Cadmium Telluride Accelerator awardees to receive $1.8 million in contracts


To honor the continuation of the Cadmium Telluride Accelerator Consortium (CTAC), The National Renewable Energy Laboratory will award $1.8 million in contracts to help fund seven projects. Each initiative is working toward developing technologies, chemistries or domestic resource extraction practices, that can help lower the cost and increase the efficiency of thin-film solar cells made from cadmium telluride (CdTe) or cadmium-selenide-telluride (CdSeTe) chemistries.

The CTAC was first announced in August 2022 and will run for three years. NREL released its most recent small projects proposal notice request in June of this year, with the second round of awardees announced earlier this month. The four topic areas include high-efficiency devices; tellurium supply; new device configurations and processes; and characterization, modeling and simulation.

The projects include:

  • Arizona State University: Vapor-Assisted group V diffusion doping control in high-efficiency CdSeTe solar cells. This project aims to explore how to achieve 26% cell energy efficiency (up from 22.3%) while reducing current domestic CdTe module costs by half to ¢0.15/w by 2030. It will research how vapor-based ex-situ group V doping, diffusion doping activation strategies, surface cleaning techniques, passivated back contact methods, and innovative device architectures can increase CdTe cell energy efficiency.
  • Washington State University: Optimizing Iodine-Doped CdTe for Potential n-Type Solar Cells. The researchers will develop CdTe homojunctions using iodine doped n-type CdTe absorbers that are shown to have high carrier concentration and minority carrier lifetime with 100% dopant activation. The team will apply a combination of defect spectroscopy techniques, optimize surface passivation techniques, and device architecture, and aim to overcome present performance limitations based on p-type absorbers.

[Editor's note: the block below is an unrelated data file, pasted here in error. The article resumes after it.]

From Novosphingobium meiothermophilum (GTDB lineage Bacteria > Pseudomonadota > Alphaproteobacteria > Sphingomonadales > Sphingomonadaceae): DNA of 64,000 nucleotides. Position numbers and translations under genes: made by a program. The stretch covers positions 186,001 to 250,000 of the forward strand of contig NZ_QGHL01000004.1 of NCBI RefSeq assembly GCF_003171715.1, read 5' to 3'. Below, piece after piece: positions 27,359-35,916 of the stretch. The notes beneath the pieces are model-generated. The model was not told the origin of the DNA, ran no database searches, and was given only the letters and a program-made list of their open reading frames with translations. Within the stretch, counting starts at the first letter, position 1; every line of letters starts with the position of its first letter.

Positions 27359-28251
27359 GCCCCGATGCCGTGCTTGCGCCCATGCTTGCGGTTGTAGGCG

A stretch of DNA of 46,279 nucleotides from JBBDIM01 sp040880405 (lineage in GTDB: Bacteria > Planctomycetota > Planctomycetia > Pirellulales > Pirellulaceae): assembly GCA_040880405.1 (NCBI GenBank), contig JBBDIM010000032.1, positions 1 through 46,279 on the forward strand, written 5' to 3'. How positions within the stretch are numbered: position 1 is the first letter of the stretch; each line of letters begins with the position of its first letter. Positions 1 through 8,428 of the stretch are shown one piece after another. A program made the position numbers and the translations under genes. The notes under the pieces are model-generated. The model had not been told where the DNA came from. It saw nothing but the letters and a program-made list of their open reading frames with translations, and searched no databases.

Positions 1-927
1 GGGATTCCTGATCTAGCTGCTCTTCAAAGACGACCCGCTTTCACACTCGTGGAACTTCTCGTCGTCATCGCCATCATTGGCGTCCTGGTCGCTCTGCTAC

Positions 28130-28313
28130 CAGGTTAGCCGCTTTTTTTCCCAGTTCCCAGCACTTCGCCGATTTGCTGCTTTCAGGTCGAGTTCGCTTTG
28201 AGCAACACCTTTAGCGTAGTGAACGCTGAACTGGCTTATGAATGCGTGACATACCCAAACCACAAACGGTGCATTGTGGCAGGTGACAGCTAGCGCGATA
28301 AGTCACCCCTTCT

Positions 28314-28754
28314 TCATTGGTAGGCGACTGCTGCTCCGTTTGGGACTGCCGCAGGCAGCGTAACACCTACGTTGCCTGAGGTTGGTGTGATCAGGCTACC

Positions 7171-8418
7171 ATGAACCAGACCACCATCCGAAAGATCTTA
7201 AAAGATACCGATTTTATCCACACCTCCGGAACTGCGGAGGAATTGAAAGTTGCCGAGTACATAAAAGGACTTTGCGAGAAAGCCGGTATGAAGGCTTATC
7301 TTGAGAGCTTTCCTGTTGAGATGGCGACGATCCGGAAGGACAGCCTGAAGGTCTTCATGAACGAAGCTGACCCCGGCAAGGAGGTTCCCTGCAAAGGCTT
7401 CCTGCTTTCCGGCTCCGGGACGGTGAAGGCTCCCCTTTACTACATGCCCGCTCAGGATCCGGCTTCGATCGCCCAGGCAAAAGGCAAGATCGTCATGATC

• nexTC Corporation: Solution-Processed Buffer Layers for CdTe Solar Modules
    This work will use nexTC precursors to generate state-of-the-art buffer films that improve device performance. In this project, the team will demonstrate the efficacy of solution processing to yield high-quality front-interface buffer/emitter layer films used in the CdTe market. The aim is to accelerate the transition from ideation to high-volume
  • University of Nevada, Reno: Identifying high potential areas of tellurium extraction within existing base and precious metal supply chains. This project is geared toward designing a sustainable, domestic tellurium extraction and supply chain. Because tellurium production is usually a byproduct of lead and copper mining in the Western U.S., researchers will assess how to leverage existing mines further to produce tellurium. According to USGS, as tellurium demand increases steadily over the next 15 to 20 years to meet renewable energy infrastructure demands, the current extraction volume will need to increase by 30 to 40%.
  • Arizona State University: Thin High-Efficiency CdTe/MgCdTe Double-Heterostructure Solar Cells With Light-Trapping Features. This program aims to develop a model system to demonstrate ultra-thin monocrystal CdTe solar cells with an efficiency potentially reaching 28% and to better understand the challenges that polycrystalline CdTe thin-film solar cells face. The impact of this model system is beyond the demonstration of solar cells with high efficiencies; it also helps the CdTe solar cell community to address several critical issues, such as the optimization of both contacts and associated interfaces, the optimal passivation of the grain boundaries, and the development of ultra-thin absorbers integrated with light trapping features.
  • Iowa State University: Innovative high voltage CdSe solar cells. Researchers in this project will explore how tandem-junction solar cells made from CdSe chemistry will perform as the lower gap cells with those made from CdSeTe chemistry. NREL states that tandem-junction solar cells have a higher module efficiency than single-junction models because they can split the sun’s spectrum into several bands converted into energy by multiple devices. Using this combination of materials to create a tandem-junction solar cell decreases the cost of vacuum deposition techniques that eventually help to trigger the sunlight absorption of a cell.
  • University of Illinois, Chicago: Toward automated atomic-resolution scanning transmission electron microscopy and machine learning, for achieving high-efficiency CdSeTe solar-cell devices. The team will innovate new approaches to material characterization and chemistry modeling to help accelerate the energy efficiency of solar cells past 23%. They will employ various tools, including machine learning and electron microscopy, to study how grain boundaries, hetero-interfaces and defects impact the carrier lifetime and durability of CdSeTe solar cell materials.

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